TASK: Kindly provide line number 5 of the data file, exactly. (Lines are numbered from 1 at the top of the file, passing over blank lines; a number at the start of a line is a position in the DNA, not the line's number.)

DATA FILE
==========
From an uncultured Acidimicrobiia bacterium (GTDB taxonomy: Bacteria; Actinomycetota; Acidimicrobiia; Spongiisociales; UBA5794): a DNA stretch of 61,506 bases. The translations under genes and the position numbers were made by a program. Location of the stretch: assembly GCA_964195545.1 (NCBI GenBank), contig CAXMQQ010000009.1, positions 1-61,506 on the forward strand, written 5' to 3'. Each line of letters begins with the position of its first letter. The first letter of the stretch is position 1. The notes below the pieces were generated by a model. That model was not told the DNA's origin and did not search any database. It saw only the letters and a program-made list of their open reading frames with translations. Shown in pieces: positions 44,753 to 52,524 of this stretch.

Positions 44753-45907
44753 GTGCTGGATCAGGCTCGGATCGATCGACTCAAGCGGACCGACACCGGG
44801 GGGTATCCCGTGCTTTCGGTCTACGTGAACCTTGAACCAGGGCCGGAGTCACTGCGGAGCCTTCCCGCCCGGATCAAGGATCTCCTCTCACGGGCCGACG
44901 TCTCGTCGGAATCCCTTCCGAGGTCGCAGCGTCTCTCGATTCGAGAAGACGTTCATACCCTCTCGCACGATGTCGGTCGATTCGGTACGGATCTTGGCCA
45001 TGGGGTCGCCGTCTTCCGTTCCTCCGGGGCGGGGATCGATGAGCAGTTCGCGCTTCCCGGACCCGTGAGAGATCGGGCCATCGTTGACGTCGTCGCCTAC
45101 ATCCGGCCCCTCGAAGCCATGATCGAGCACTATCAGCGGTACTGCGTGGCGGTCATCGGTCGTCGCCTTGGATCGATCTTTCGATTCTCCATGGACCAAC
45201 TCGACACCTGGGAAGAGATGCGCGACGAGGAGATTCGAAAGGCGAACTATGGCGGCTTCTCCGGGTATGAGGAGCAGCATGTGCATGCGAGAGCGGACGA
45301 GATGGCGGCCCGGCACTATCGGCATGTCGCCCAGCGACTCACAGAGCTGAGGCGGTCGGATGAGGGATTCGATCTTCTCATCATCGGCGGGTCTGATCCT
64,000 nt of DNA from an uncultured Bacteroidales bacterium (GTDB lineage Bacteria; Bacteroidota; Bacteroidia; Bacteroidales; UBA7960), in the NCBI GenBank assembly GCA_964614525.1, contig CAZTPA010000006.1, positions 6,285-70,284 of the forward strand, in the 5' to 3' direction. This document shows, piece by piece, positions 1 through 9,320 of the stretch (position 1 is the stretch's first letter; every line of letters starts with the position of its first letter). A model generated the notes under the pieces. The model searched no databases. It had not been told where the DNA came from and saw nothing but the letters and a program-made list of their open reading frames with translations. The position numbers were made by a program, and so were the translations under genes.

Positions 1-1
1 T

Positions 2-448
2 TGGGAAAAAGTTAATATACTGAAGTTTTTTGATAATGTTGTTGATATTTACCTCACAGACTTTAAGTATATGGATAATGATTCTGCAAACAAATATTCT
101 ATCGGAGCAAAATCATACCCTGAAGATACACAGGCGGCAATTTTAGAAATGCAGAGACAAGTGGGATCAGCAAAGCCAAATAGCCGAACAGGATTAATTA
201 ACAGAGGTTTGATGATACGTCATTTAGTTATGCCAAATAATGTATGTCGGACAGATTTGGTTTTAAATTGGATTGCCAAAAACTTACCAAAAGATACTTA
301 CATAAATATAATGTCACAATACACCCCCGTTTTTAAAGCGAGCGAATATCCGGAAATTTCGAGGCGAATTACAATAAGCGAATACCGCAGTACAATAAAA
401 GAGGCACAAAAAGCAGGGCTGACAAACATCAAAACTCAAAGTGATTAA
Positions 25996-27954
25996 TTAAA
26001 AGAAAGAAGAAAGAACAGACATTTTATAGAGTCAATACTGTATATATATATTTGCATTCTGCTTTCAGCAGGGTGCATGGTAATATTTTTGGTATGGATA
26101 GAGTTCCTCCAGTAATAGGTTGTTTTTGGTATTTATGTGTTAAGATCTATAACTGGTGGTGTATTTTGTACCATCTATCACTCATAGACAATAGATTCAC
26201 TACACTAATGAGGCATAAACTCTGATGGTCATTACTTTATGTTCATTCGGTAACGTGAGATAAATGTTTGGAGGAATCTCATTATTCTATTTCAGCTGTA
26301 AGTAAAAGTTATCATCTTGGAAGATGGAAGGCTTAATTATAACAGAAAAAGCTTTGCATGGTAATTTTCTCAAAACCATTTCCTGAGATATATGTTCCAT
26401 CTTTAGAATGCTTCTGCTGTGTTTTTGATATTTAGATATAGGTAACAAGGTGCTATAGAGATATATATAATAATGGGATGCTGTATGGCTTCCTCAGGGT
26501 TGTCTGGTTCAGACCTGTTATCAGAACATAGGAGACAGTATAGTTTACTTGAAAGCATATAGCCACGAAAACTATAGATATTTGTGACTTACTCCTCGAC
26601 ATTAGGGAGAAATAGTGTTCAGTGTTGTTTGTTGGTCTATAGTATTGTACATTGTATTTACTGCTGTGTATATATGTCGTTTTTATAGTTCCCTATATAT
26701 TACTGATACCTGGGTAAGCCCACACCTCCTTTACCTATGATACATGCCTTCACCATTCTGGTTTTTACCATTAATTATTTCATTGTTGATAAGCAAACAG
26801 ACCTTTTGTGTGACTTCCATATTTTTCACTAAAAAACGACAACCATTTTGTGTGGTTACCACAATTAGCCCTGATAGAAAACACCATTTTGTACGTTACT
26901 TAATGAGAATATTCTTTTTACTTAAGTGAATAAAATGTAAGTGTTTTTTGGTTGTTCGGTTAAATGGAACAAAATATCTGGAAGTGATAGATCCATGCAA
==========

44901 TCTCGTCGGAATCCCTTCCGAGGTCGCAGCGTCTCTCGATTCGAGAAGACGTTCATACCCTCTCGCACGATGTCGGTCGATTCGGTACGGATCTTGGCCA